Waist Size – Why It Matters

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Waist Size is a Key Indicator Of Health and Risk of Serious Illness

Waist Circumference (or distance around the waist) is an important indicator of an individual’s amount of abdominal obesity, which is fat held around the stomach. Excess abdominal fat, resulting in waist sizes greater than 35 inches for women or 40 inches for men, is strongly associated with an increased risk of type 2 diabetes, cardiovascular disease, and death.

To measure waist size:

  1. Place a tape measure around your body at the top of your hipbone (normally at the level of your belly button.)
  2. Ensure the tape measure is level (horizontal around the waist), and snug, but should not be compressing the skin.
  3. Do not hold your breath
  4. Make a note of the measurement after you exhale.

Why Excess Abdominal Fat Is An Health Risk

Waist circumference reveals how much visceral fat a person is carrying packed around their internal organs. Visceral fat is different than subcutaneous fat, which is fat found under the skin on the thighs, hips, arms and back, and intramuscular fat which is the fat found dispersed throughout skeletal muscle. The problem with visceral fat is its proximity to the vital internal organs (stomach, liver, intestines, kidneys, etc.) This deep fat tissue appears to affect the organs and causes metabolic disorders such as:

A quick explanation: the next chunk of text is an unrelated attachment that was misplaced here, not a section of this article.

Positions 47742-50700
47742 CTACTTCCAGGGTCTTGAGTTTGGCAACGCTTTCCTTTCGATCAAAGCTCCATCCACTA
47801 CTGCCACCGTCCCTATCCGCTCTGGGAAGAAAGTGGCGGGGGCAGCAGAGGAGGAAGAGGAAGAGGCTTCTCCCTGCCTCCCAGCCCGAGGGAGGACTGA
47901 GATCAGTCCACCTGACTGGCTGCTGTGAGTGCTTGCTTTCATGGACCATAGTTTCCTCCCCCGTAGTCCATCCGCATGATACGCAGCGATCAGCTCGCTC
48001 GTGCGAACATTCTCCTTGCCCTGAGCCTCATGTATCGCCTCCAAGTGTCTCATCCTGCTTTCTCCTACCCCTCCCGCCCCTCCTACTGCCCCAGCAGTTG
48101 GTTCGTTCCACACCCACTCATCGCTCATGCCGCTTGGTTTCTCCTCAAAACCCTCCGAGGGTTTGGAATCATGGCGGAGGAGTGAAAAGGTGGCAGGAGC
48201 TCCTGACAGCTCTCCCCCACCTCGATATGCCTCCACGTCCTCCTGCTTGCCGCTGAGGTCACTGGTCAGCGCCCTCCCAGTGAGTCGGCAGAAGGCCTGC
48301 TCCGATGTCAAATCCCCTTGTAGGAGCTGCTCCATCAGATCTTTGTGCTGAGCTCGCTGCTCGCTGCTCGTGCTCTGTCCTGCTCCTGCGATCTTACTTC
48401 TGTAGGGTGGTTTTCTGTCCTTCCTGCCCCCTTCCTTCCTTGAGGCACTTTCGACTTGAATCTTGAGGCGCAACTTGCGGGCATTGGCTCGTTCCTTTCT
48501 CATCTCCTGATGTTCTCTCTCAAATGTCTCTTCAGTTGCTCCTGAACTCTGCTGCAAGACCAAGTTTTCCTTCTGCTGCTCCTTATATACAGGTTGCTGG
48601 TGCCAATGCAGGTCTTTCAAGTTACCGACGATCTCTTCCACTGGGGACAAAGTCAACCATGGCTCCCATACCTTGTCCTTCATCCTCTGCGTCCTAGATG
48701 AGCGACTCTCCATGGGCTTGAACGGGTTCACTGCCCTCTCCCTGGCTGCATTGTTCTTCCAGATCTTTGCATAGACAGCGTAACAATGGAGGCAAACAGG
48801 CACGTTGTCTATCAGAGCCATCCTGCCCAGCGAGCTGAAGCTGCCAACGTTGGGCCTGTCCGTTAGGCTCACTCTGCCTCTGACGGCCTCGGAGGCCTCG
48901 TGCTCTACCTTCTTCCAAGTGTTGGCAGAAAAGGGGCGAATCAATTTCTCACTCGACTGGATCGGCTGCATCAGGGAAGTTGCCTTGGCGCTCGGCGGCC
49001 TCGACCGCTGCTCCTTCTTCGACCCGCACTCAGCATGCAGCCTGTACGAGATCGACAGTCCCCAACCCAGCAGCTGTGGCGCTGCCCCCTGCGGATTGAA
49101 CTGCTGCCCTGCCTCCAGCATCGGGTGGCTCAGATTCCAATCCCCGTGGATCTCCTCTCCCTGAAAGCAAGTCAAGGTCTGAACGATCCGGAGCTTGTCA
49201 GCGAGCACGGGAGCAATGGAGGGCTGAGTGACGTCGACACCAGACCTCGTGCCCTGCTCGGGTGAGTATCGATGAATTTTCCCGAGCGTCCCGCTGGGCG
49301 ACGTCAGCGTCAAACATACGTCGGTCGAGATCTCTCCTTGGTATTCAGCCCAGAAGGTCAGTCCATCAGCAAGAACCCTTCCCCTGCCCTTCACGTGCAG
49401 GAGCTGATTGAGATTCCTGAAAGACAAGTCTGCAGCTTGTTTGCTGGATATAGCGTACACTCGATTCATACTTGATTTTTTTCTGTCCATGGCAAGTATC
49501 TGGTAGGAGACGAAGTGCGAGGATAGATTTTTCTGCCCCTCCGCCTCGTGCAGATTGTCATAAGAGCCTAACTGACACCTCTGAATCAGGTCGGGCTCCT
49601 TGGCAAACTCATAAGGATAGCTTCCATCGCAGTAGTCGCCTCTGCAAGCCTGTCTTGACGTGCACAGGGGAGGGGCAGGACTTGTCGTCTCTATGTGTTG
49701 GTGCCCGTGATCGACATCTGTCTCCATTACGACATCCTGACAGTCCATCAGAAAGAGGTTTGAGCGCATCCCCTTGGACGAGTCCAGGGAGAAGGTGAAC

• Poor blood sugar control
  • Heart disease
  • Diabetes
  • Increased risk of breast cancer and gallbladder disease

Waist size is an important, easy indicator of health

Waist Size Recommendations

Studies have shown an increased health risk for:

  • Men whose waist circumference is more than 40 inches
  • Non-pregnant women whose waist circumference is more than 35 inches

Measuring your waist circumference is cheap, quick, and something you can do at home.

Waist circumference is considered a screening tool, not a diagnostic. Individuals should consult a health care provider for additional evaluation.

Waist to Hip Ratio

Another related measure is Waist to Hip Ratio. Carrying body fat in your hips, rather than your waist, is less of a concern. If you compare your waist size to your hip size, a ratio of .80 or higher indicates an “apple” shape which is considered less desirable than a “pear” shape (carrying body fat lower, well below the internal organs).

Measuring your Waist to Hip Ratio isn’t strictly necessary if you are measuring your waist size according to the instructions provided.

Waist size is important - or else your pants might fall down